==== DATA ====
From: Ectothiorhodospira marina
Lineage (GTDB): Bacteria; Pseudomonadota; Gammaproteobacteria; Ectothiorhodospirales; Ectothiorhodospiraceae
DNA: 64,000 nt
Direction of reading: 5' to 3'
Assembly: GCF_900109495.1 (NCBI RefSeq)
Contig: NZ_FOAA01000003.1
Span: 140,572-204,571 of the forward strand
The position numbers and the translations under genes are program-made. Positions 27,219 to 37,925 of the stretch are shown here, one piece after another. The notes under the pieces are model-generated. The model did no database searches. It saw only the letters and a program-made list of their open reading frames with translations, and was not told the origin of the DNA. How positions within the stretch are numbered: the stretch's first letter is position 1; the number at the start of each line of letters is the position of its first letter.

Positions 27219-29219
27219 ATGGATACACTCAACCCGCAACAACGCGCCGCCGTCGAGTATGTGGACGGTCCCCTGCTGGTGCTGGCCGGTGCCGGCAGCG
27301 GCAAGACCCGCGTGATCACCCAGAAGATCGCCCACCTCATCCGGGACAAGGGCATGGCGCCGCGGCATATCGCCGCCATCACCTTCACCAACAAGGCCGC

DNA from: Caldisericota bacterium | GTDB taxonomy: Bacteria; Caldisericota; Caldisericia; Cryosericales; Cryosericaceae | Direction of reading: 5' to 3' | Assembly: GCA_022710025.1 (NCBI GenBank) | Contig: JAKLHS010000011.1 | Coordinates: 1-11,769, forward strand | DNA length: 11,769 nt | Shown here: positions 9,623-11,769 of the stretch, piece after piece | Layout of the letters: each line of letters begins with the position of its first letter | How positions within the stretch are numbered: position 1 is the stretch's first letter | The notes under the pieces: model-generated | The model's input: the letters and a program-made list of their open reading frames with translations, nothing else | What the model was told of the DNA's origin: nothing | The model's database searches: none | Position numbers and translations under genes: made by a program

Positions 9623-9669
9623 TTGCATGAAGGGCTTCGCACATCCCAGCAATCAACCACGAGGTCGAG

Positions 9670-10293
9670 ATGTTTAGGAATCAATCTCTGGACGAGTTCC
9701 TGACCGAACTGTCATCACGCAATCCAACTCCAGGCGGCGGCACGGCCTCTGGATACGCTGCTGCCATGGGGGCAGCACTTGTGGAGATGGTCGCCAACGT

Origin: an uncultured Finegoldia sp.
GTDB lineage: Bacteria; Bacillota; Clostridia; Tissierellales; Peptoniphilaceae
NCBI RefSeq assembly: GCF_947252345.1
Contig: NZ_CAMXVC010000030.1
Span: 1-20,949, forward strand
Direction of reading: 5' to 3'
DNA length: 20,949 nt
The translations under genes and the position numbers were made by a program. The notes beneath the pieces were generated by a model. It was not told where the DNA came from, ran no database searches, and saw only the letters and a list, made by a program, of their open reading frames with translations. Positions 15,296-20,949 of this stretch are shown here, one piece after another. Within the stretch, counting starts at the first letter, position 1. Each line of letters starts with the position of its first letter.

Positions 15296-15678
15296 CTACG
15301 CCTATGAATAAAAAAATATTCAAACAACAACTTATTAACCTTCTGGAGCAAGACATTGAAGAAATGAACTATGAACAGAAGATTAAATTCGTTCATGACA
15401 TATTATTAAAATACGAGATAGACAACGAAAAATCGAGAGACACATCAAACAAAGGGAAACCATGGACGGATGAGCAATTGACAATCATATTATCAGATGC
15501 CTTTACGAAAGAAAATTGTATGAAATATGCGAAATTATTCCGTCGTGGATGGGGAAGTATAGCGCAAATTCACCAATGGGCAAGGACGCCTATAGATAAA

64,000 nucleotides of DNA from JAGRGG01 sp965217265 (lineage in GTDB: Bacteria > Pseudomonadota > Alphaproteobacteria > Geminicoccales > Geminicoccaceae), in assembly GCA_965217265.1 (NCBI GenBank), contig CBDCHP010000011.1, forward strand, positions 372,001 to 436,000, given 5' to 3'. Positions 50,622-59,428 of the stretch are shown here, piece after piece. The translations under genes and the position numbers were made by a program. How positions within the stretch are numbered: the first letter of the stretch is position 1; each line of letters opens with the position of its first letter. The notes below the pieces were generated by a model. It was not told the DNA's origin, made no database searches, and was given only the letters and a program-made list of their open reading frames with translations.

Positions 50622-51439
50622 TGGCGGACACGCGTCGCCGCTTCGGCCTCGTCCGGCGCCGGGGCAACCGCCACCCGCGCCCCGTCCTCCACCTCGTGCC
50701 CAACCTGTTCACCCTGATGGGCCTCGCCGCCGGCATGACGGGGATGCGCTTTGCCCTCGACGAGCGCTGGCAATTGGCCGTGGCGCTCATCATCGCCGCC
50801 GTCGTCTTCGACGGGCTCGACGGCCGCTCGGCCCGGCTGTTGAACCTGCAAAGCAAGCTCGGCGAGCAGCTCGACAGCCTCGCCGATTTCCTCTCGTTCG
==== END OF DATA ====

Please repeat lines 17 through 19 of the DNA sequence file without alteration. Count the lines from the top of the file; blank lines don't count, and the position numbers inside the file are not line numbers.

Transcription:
9701 TGACCGAACTGTCATCACGCAATCCAACTCCAGGCGGCGGCACGGCCTCTGGATACGCTGCTGCCATGGGGGCAGCACTTGTGGAGATGGTCGCCAACGT

Origin: an uncultured Finegoldia sp.
GTDB lineage: Bacteria; Bacillota; Clostridia; Tissierellales; Peptoniphilaceae